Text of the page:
Storms to Bring Hail, Strong Winds to Houston

By , Senior Meteorologist
November 26, 2012; 9:56 PM ET
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Locally drenching downpours to locally strong thunderstorms will kick off the week over parts of the South.

Initially, the greatest risk from the storms will be for isolated incidents of large hail. However, as warmth builds over the region and the air turns more humid ahead of an approaching front from the west, storms with damaging wind gusts and even a couple of tornadoes are possible.

Throughout the event, blinding downpours with the potential for urban flooding will be a risk.

As is the case with any thunderstorms, there can be cloud-to-ground lightning strikes with no notice.

Lightning strikes and locally strong winds will bring a risk of sporadic power outages, which may not sit well for Cyber Monday shoppers.

A storm dipping toward the lower Mississippi Valley, before swinging up the Atlantic Seaboard will briefly grab Gulf of Mexico warmth and humidity.

Cities likely to experience thunderstorms include Houston and Austin, Texas; Shreveport and New Orleans, La.; and Biloxi and Jackson, Miss.

There will be scattered showers and thunderstorms around during the day Monday across parts of Louisiana, Mississippi and Arkansas. These storms should not be severe but will contain locally heavy rainfall and gusty winds.

However, during Monday evening, thunderstorms are forecast by to become severe across parts of northeastern Texas and southern Arkansas. The remnants of these storms will then drift southeastward Monday night into Tuesday morning toward the central and northwestern Gulf Coast.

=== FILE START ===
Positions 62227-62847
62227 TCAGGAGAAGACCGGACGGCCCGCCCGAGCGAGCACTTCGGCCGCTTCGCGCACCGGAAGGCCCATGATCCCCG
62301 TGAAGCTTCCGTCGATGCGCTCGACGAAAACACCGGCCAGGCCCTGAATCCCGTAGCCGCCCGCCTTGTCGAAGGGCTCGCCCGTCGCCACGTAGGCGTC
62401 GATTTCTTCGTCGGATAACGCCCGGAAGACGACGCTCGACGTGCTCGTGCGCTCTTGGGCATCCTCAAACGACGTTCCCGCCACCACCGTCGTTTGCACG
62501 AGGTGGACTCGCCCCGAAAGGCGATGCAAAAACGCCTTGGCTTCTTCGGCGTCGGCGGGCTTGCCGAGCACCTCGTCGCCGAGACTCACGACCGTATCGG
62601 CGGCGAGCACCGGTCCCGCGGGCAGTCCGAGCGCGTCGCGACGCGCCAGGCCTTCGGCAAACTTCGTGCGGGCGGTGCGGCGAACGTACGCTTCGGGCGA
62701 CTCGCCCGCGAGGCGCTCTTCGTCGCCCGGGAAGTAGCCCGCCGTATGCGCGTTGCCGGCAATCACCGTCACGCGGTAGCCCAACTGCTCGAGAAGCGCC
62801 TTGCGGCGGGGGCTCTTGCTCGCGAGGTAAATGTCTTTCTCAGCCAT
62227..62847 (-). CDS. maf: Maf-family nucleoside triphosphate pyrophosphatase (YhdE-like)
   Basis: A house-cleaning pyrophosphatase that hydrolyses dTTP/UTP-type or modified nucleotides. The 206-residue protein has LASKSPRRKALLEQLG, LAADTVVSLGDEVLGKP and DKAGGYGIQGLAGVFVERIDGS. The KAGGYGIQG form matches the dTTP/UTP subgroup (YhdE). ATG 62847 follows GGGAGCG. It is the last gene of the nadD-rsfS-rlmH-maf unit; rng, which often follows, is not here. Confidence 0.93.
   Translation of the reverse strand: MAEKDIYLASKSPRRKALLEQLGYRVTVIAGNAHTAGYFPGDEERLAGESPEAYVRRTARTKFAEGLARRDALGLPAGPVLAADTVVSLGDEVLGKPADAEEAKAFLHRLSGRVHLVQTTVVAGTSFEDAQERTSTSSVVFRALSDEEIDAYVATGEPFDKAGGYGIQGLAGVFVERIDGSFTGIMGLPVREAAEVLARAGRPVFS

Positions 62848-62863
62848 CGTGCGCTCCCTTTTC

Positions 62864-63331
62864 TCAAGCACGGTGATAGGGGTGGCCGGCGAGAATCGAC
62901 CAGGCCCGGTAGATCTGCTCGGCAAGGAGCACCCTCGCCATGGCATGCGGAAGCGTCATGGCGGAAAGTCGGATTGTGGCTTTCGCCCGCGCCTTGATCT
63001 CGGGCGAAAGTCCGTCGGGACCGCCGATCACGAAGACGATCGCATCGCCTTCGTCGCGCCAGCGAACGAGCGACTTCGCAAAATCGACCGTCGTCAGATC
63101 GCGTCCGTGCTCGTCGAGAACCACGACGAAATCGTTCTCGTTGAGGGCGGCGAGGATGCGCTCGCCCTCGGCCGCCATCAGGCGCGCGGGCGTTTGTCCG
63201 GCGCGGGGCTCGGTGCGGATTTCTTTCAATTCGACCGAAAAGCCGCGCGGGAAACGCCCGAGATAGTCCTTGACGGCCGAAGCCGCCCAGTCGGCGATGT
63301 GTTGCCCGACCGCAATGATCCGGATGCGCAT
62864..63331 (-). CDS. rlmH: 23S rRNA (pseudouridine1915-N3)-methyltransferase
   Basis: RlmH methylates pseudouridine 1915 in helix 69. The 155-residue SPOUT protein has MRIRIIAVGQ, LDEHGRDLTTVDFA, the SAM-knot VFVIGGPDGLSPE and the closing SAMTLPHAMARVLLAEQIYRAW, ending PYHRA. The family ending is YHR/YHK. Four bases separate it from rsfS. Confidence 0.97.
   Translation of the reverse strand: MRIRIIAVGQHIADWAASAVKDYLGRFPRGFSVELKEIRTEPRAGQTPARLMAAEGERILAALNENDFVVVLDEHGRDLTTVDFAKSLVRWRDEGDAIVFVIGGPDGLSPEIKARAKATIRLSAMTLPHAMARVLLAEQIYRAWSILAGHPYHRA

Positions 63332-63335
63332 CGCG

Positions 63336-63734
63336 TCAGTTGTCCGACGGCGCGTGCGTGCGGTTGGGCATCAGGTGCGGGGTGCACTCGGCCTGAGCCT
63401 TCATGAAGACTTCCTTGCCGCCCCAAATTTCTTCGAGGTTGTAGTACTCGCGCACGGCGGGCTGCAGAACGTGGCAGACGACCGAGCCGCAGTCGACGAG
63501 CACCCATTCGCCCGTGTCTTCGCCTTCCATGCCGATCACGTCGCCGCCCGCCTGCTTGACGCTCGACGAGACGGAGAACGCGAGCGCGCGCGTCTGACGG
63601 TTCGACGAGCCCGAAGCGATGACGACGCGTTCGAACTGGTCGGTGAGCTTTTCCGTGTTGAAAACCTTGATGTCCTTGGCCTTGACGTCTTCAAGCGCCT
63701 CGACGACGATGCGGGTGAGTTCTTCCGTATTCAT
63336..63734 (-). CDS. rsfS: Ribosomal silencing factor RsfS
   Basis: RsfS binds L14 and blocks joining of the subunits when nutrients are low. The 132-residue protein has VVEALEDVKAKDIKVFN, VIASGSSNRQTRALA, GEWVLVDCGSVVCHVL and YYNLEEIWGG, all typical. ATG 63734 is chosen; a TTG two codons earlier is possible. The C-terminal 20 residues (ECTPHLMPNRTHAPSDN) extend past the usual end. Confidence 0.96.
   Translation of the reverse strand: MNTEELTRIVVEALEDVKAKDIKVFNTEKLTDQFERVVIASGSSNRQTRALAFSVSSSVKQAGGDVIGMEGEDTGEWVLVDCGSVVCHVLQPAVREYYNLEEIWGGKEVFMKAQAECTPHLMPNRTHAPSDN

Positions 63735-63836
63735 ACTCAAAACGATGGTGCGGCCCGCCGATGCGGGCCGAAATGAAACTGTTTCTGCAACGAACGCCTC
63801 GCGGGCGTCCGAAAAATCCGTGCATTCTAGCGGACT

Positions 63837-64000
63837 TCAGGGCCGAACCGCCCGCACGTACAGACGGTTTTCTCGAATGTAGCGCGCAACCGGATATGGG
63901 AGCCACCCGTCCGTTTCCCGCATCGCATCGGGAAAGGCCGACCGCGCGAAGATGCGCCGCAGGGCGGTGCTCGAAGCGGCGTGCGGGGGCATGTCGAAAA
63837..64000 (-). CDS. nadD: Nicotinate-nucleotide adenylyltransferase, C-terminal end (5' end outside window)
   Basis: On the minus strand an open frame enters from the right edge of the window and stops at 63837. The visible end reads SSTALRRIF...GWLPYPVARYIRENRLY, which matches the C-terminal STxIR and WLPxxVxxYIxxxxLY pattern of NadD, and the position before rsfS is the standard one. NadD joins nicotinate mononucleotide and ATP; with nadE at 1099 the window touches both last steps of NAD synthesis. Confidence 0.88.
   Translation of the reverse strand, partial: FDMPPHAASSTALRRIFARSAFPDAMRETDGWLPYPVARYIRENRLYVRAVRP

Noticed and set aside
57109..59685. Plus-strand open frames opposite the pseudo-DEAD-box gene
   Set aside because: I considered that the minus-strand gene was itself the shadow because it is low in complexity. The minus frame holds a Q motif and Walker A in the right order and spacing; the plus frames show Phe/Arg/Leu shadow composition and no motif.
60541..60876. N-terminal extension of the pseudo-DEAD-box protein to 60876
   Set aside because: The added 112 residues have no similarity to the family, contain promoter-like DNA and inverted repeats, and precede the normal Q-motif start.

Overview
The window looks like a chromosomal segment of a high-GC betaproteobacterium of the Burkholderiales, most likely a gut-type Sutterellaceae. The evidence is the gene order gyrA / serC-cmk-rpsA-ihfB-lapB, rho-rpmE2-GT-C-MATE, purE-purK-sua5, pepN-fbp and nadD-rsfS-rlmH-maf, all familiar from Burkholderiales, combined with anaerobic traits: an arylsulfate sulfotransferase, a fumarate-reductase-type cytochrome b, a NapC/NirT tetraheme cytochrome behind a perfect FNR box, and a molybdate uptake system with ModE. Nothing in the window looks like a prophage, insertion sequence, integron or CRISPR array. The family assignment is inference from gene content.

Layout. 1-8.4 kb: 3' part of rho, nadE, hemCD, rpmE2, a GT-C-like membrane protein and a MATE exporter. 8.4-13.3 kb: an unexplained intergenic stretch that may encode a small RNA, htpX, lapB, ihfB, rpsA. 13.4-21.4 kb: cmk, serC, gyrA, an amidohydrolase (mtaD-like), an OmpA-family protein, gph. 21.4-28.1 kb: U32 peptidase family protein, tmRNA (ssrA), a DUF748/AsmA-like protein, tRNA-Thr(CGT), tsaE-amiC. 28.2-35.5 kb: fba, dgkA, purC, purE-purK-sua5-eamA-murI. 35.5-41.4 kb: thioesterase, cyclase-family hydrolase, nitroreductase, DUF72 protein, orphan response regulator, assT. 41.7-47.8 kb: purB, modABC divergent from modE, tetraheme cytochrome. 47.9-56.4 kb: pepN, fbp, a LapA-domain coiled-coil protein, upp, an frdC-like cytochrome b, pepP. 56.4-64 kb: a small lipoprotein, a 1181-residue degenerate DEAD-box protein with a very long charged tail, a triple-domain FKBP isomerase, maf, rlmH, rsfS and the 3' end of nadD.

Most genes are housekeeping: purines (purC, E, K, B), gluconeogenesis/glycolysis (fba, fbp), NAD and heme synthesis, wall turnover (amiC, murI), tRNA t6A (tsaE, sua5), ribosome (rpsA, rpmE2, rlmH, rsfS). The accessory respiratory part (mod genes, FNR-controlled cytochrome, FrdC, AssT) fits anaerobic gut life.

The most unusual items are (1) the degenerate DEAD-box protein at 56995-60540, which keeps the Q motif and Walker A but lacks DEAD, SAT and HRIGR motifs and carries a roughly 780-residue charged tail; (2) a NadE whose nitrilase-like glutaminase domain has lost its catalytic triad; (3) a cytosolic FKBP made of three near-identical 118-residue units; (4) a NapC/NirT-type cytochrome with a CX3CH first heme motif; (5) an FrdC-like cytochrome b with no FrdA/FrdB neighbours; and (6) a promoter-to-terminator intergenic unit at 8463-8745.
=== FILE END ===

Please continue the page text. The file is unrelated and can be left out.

While the severe weather potential will be lower Tuesday, there will still be thunderstorms from southeastern Louisiana to the Florida Panhandle. Any of these thunderstorms could contain heavy rainfall.

The storms will affect part of the I-10 and I-20 corridors in the South Central states.

Elsewhere, there is little risk of new power outages across the nation on Monday.

Any non-flooding rain and non-severe thunderstorms would be welcomed in the South Central states and in the Southeast as rainfall deficits are mounting in the region.

For example, parts of the Houston area have received only a little over an inch of rain since Oct. 1. The normal rainfall for the period is about 9.50 inches.

Rainfall with the storm system is likely to be rather spotty upon reaching the southern Atlantic Seaboard Tuesday with the storm forecast by to track over the mid-Atlantic. However, the potential for a locally strong thunderstorm will also shift in that direction.


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